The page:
My Epson Stylus Photo R1800's been running low on ink in a couple of cartridges for a few days now. I've been putting off ordering them until this weekend. Now I find that when the printer believes a cartridge has reached 0%, it won't print anything at all, even if it doesn't need that colour. Users (i.e. me) are forced into buying new cartridges at a time when they don't actually need them in a pathetic exercise of Epson's control. Workflow is interrupted, plans out of the window.
So now, in order to print something important which needs to be done this afternoon, I am going to have to get on a train and go into a local town, wasting a couple of hours of my life and resulting in entirely unnecessary energy usage and carbon emissions. That's relatively easy for me: I live next to a railway station. But in areas of the world where it isn't convenient or possible, how can such thoughtless design be tolerated? Printers a few years ago allowed you to keep printing until the cartridges were actually empty. You knew when to stop because you could see.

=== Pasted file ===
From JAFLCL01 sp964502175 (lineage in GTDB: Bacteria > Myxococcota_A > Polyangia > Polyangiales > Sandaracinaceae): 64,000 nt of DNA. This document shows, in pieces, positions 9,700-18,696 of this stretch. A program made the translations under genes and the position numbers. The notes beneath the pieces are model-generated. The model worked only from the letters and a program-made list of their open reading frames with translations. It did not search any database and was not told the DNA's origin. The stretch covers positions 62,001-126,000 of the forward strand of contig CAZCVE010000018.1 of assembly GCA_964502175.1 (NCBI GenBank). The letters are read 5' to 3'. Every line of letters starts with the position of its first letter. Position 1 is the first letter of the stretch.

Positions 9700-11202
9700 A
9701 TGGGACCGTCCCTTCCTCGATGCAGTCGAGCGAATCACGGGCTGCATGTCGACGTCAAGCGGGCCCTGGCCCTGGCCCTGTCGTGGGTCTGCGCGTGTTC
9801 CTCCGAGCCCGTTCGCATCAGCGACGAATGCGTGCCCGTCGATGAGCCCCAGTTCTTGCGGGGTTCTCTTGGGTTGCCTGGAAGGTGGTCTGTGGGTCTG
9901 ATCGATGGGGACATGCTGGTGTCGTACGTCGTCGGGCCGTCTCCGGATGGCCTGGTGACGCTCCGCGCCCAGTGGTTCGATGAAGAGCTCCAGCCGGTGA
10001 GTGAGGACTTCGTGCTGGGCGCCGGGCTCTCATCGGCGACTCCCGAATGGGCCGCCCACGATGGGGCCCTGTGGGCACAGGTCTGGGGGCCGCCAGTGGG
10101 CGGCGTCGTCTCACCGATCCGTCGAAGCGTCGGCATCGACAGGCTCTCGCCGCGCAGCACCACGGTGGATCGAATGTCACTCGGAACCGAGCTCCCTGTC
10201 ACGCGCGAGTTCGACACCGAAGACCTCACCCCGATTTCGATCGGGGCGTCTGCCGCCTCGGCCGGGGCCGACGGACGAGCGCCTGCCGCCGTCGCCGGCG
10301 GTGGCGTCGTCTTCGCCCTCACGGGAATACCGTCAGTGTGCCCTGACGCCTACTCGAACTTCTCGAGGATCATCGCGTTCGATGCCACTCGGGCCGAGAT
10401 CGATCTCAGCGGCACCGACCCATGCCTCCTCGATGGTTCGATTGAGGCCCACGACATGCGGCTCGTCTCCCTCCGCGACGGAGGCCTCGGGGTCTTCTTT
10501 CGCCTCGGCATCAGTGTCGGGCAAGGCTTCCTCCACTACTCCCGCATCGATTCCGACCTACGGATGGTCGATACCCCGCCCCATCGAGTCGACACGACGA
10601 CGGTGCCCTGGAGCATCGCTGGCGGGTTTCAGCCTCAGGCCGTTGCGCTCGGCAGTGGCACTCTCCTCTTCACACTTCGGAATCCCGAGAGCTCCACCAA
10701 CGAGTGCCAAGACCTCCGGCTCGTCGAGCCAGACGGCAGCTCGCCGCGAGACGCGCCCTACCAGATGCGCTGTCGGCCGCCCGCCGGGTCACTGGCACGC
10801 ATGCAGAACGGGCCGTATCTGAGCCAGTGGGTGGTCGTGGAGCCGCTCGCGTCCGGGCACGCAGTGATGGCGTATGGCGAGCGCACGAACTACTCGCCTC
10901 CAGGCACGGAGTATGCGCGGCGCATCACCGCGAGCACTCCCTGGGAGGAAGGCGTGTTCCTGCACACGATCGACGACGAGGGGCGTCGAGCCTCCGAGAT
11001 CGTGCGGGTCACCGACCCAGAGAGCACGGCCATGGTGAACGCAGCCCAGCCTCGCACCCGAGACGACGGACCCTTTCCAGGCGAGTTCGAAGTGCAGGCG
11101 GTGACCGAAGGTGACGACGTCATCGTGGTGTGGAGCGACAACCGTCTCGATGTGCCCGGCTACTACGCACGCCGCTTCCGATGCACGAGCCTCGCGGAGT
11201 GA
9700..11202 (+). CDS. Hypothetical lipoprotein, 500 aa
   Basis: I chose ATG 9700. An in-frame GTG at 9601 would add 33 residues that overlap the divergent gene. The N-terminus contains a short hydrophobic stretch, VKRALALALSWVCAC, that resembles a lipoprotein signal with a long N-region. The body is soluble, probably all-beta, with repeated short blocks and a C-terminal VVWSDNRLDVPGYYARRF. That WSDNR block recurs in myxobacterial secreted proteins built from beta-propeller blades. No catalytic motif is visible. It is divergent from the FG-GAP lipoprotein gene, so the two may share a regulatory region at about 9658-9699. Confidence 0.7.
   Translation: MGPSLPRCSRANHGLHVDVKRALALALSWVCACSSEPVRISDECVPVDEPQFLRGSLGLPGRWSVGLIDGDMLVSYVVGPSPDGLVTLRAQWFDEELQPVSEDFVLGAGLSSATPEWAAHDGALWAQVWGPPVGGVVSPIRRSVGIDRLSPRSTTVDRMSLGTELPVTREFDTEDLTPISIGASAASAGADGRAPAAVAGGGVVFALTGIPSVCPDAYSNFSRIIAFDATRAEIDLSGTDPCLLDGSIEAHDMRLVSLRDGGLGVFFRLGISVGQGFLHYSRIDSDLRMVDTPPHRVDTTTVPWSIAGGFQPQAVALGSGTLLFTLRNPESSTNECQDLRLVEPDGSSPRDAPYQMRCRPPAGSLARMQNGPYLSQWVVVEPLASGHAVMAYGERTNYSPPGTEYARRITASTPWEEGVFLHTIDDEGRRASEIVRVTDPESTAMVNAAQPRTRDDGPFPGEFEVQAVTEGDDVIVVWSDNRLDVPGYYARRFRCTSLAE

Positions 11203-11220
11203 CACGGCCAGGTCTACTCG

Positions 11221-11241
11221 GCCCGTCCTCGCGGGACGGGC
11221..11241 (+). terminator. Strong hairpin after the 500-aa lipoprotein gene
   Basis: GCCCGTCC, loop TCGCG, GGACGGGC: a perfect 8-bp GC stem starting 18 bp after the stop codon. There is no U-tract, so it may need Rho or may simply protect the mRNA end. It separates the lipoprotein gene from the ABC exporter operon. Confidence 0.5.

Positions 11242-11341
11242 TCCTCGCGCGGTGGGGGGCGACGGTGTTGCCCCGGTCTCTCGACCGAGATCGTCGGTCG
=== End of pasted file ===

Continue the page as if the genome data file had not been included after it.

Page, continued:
Hey Epson: if you push your customers around, they'll walk away. Forever. It's as simple as that. People's time is precious. Convenience is important. There's no way I'll ever buy another Epson product or recommend them to anyone else. And I'm a techy guy: occasionally, people do ask my opinion on products. (Of course I'm going to buy cheap refill cartridges; ultimately I may have to get a continuous ink supply system)
Yeah, it's a rant; it's also a pathetic piece of design embodying absolute contempt for the customer.
(Sadly the SSC Service Utility mentioned a few months ago doesn't seem to allow the ink levels to this particular printer to be re-set, though it's undoubtedly of great use on other models.)